B-17F Memphis Belle Moves to Air Force Museum’s WWII Gallery

The National Museum of the U.S. Air Force has just moved their freshly-completed Boeing B-17F Flying Fortress "Memphis Belle" from the restoration hangar into her space within the main museum in preparation for the opening of the exhibit celebrating the aircraft and her crew this May. (photo by Ken LaRock for USAF)
Aircorps Art Dec 2019

The National Museum of the United States Air Force has officially completed the restoration of their historic Boeing B-17F Flying Fortress Memphis Belle. A few days ago, Museum personnel moved the famous bomber into her new home within the museum’s WWII Gallery in anticipation of the exhibition’s opening celebrations in mid-May. Before the ‘Belle moved indoors again, she met for a brief moment outside with another combat veteran Flying Fortress moving in the other direction; B-17G 42-32076 Shoo Shoo Shoo Baby. Interestingly, both B-17s served in the 91st BG out of Bassingbourn, England during WWII, though not concurrently. The latter Fortress is going into temporary storage before eventually moving to the Smithsonian’s National Air & Space Museum collection. Readers will remember that some years ago the Air Force Museum promised Shoo-Shoo-Shoo Baby to NASM in exchange for their unique Boeing B-17D Swoose 40-3097 and an unrestored B-17G 44-83814 (now fully restored and on display at the National Mighty Eighth Museum in Savanah, Georgia).

Memphis Belle sits nose to nose with Shoo-Shoo-Shoo Baby in the early evening light at the National Museum of the U.S. Air Force in Dayton, Ohio. (photo by Ken LaRock for USAF)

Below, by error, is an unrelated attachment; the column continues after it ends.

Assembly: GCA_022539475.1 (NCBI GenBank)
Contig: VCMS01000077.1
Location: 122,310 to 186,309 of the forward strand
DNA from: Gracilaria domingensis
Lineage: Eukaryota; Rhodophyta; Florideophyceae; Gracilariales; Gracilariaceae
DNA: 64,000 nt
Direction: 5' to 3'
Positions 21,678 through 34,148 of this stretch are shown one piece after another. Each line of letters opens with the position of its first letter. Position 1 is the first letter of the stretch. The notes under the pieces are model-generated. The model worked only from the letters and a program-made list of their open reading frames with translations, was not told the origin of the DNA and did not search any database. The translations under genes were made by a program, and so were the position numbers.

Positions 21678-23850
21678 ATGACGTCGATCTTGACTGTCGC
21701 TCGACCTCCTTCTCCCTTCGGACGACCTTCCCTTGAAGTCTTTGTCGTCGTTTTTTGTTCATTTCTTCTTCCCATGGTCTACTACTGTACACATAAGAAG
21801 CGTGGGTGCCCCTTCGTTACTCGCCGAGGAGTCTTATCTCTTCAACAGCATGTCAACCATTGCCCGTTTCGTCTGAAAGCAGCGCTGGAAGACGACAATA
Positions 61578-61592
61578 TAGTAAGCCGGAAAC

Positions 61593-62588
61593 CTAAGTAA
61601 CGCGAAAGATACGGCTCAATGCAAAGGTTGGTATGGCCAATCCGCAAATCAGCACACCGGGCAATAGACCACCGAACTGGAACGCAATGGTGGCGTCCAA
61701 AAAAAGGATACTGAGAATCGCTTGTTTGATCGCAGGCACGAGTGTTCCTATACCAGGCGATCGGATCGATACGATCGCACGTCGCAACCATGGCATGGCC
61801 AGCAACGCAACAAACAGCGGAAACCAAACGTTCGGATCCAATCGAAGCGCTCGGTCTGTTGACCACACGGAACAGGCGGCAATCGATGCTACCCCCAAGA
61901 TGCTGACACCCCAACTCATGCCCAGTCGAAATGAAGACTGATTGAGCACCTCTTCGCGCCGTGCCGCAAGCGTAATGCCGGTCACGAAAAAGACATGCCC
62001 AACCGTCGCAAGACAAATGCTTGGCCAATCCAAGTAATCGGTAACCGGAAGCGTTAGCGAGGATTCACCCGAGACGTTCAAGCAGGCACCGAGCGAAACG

The Air Force Museum has just published the following press release describing the events of the last few days along with plans for the exhibit opening, and we thought our readers would appreciate seeing it….

The B-17F Memphis Belle – the first U.S. Army Air Forces heavy bomber to return to the United States after completing 25 combat missions over occupied Europe – was recently moved from the National Museum of the U.S. Air Force’s Restoration Hangar to the museum’s World War II Gallery as work continues to progress on the new exhibit.

Although the iconic aircraft is now inside the WWII Gallery, it will continue to remain out of public view until it is unveiled in a new exhibit following a ribbon cutting ceremony on the morning of May 17 – exactly 75 years after its crew finished their last mission in the war against Nazi Germany on May 17, 1943.

With a banner covering her famous artwork (presumably for the unveiling in mid-May) Memphis Belle is towed towards her new home. (photo by Ken LaRock for USAF)

The new exhibit will tell the complete story of the Memphis Belle and address the many myths associated with the aircraft. Artifacts will be on display from seven of the crewmembers including several war-time uniforms; a flight suit; combat boots; flying goggles; dog-tags; pilot’s wings and other rank insignia. In addition, rare color archival footage—some of which has never been seen by the public before—will be shown in the exhibit.

Surrounding the Memphis Belle exhibit will be a new Strategic Bombardment in Europe exhibit featuring a digitally animated map of the strategic bombing campaign; two Medals of Honor; items worn and used on significant missions; artifacts from bombing campaign leaders; a bomber top turret and ball turret; and engaging photos.